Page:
Lunch in sunny Alghero, Sardegna at MoVida ristorante on Bastioni Magellano (the fortress walls) overlooking the port.
We tried and ate Bocconi, in shells a little like conce.  Dig out the meat with a skewer, salt it , dip in the olive oil based liquid.  Maybe an acquired taste, but Tim learnt the skill quickly.

Vegetarians don't look !

Antipasto at Hotel Villa Malpensa: "Grand selezione di salumi Italiani con Castelmagio e miele do castagno".  Selection of various cold meats with castlemagio cheese and a dipping sauce of chestnut honey.Yum

Secret near Milan

Only 900 metres from busy Malpensa airport is the small town of Vizzola Ticino and Parco Ticino.
Amid many deserted buildings (renovator's
dream), this green woodland/park is a delightful way to relax after a long haul flight into Milano Malpensa airport.  Heading off down via Don A Sacconago towards Piazza Giulio, where is the fresh water pump, handy for locals to bring their bottles to fill.    Onto Mulino di Ferno, past the 2006 shrine to the Madonna di Medjugorje (a new Madonna for me!).  There are 6 walks or roads listed, ranging from 5.9km to 18km in length, and the road appears well used by cyclists.  Past the once-beautiful cast iron gates now almost overgrown with ivy, to the iron bridge built in 1883 by the "Societa nazione delle officine di Savigliano",  the Canale Villoresi, and finally via Strada del Salvetto - far enough for me.  Then back to my hotel, Villa Malpensa.

Monday, September 2, 2013

Nuclear Intervention

This sign , of a business named Nucleo Intervento Rapido, was recently spotted in the Piazza Duomo in Milano.  Surely a cause for  confidence.

Thursday, July 4, 2013

A new Bridge in Rome: Ponte Fabricio

Well, not really new, but maybe a new one to seek out.  No doubt you've walked past it many times - right in the centre of the city. Ponte Fabricio (not far from the Ponte Garibaldi).
It's named after its first builder Lucio Fabricius, built in 62BC to join the left bank of the river Tevere to the island of Tiberina.  It's 57.3m long, 5.6m wide, and faced with traventina stone.  It's also known as the Bridge of the 4 Heads: legend tells they represent the architects who restored the bridge - although sadly later  a Pope had them beheaded because of their non-perfect life styles in the late 1500s.
In 1746 history tells us there were 8 mills, most floating mills, and most anchored to the pillions of the bridges.

Nowdays, if you walk across the bridge to the island you'll find a Piazza with a Basilica, another church, a ristorante, a gelateria, and a large fountain.  What more do you want?
Antico Caffe dell'Isola is a good spot to stop for a caffe or bite to eat.

Piazza Navona early

Piazza Navona is one of the main hubs of Rome, and usually filled with locals and tourists alike.  But if you get there early (like, before 10am!!) it's interesting watching the stand holders setting up their wares.  Quite a social occasion for them, chatty, finding the best spot - or at least the best one available without honing in on someone else's pad.

Beware on the Spanish Steps

If you are in the habit of singing or shouting, BEWARE!  On the so-called Spanish Steps (La Scalinata di Trinita dei Monti in fact) it is forbidden to shout, squall or sing.  Just to let you know! And keep out of the way of cleaners when they're working.

Tripa: a Fiorentine Favourite

I remember as a child being expected to eat tripe.  No doubt the way it was prepared, cooked, served put me off this dish for life.  But then there's Maria's trip - synonymous with "WOW" amongst her friends.  First 10kg tripe is purchased from a specialist tripe "factory" nearby.  Whilst the basis for the sauce is slowly cooking, the vitello (veal) tripe is then carefully sliced up into small thin pieces.  It's washed several times, tehn added to the base, along with tomatoes, and cooked on top of the stove for at least 3 hours.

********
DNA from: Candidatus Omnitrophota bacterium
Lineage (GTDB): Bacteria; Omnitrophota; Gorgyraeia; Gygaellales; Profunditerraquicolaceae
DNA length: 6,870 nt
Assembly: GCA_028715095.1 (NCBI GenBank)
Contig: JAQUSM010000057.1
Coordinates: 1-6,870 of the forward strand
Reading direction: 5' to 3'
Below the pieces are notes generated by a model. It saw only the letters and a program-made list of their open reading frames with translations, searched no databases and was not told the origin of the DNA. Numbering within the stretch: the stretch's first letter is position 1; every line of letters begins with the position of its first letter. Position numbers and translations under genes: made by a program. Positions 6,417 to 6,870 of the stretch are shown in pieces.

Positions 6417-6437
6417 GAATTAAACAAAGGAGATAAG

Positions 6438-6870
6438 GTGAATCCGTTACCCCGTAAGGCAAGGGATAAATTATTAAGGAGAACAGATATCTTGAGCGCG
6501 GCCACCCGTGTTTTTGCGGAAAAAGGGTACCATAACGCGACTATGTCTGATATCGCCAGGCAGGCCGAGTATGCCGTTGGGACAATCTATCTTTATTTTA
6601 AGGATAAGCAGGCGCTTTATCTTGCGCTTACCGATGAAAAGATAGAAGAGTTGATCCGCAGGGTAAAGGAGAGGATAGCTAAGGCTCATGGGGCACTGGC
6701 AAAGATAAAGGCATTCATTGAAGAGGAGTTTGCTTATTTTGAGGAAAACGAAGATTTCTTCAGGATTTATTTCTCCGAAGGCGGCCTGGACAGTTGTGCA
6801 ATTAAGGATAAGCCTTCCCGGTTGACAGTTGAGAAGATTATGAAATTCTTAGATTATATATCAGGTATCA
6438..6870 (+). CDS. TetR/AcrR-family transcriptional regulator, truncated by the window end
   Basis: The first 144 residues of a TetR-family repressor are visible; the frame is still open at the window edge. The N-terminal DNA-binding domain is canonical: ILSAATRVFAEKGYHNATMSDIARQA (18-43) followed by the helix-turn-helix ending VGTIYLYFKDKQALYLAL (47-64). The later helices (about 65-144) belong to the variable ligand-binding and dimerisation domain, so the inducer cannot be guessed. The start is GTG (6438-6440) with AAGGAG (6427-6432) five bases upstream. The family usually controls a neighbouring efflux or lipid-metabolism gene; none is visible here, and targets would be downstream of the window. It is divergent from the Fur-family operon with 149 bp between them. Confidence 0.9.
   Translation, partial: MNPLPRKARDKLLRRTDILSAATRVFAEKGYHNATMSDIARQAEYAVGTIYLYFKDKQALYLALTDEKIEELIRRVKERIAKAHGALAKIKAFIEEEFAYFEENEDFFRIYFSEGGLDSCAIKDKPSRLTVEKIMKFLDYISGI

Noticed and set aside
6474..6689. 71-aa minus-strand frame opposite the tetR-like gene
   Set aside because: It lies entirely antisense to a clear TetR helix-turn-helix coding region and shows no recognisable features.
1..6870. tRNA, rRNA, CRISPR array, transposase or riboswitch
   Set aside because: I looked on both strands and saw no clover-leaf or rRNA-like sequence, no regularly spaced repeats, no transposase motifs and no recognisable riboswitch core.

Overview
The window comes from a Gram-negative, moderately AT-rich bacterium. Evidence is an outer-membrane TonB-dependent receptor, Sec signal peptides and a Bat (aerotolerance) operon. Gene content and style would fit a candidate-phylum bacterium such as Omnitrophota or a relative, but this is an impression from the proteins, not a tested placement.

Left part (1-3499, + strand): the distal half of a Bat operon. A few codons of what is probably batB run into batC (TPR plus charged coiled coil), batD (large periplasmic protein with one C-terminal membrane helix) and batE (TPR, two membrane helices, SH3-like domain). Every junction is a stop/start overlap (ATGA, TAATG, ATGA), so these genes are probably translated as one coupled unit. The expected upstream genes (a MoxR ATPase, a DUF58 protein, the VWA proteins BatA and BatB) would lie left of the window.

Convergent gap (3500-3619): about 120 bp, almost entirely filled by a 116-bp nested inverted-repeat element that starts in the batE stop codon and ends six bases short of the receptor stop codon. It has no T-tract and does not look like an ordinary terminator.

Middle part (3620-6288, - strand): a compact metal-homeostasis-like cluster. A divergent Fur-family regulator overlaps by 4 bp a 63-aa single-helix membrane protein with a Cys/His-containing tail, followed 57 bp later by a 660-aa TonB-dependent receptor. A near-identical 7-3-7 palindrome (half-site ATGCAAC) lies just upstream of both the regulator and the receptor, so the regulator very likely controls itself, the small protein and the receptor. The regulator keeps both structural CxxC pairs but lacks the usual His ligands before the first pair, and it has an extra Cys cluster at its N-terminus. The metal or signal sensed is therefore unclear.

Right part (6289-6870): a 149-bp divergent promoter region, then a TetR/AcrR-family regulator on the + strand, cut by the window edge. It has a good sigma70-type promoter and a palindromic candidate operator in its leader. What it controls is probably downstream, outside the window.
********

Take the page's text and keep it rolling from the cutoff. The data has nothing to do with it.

If you don't know Maria, there are many other places to try tripa in Firenze - including several tripa trolly shops (usually one near San Ambrogia church next to Cibreo, and another behind the small market with the bronze cinghiale),  for a tripa panino at lunch time - or at Mario's trattoria, or  Nerbone at the San Lorenzo market.   Try the tripa Fiorentina..... much better than the tripe we've been used to!


Monday, June 10, 2013


Anchovies or sardines? Still not sure, but marinated in various ways on the Amalfi Coast and Capri, they have been absolutely delicious. So much so that at our final dinner together and on our last night in Capri we all chose ALICI for our antpasto or Primo.



After we arrived at our villa in the hills behind Lucca, and decided to make bruschetta to snack with afternoon drinks, we immediately noticed the absence of salt at the villa. It's usually provided.  So yesterday when in San Gimignano we headed off to buy some.  With no supermercato to be found, we bought some excellent local Extra Vergine Olive Oil, and enquired after salt.  Where can we buy it?  None of the many delicatessen type shops were selling it. "Tabaccheria" a young woman outside a leather shop told us.  I knew that's where you go not only for tobacco, but also postage stamps, SIM cards and to purchase recharging, but salt?? With a little trepidation, I found a tabaccheria nearby, and asked if he sold salt, expecting to be looked at as if yet another strange or stupid straniero.  To my surprise , not only did he stock salt, but I had a choice of fine or coarse, big or small packet.  And even more surprising , the cost was only Euro 1.20.

Medieval Corteo Florence

June 24 is a special day in Firenze/Florence, and a holiday for their patron Saint San Giovanni. The Medieval corteo (The Parade of the Forentine Republic) commenced in the afternoon at Palagio di parte Guelfa, led by 2 police on horseback. At the first corner, 20 metres from the start, one of the horses pooed, so for the entire corteo it was necessary to slightlt break ranks to avoid the large round yellow pat, causing some toilet humour, so to speak, moments . This Medieval corteo is fabulous, and worth planning your trip in Italy to ensure you are in Florence on June 24.

Buffalo Mozzarella

Does Mozzarella cheese actually come from Bufalo?
YES the real mozzarella does! And as we were interested in finding out more about the genuine Italian soft and delicate Mozzarella di Bufalo we visited an organic farm not far from Napoli.  The milking was all done by machines and the big black buffalo were well trained and extremely patient. After being milked they walked straight to their individual food boxes, with a greeting and a nuzzle from their neighbours on arrival.  Later we watched the cheese makers - such strong thumbs!   And realised why Mozzarella is so called: "mozzare" translates as "to cut off", and the mezzatura is the skilled process of doing that by pulling pieces off the main cheese stock. A simple light lunch served in the Vannulo dining area was perfect: wonderful  baby deep red pomodori, fresh bread, and mozzarella naturally. With a touch of Ricotta.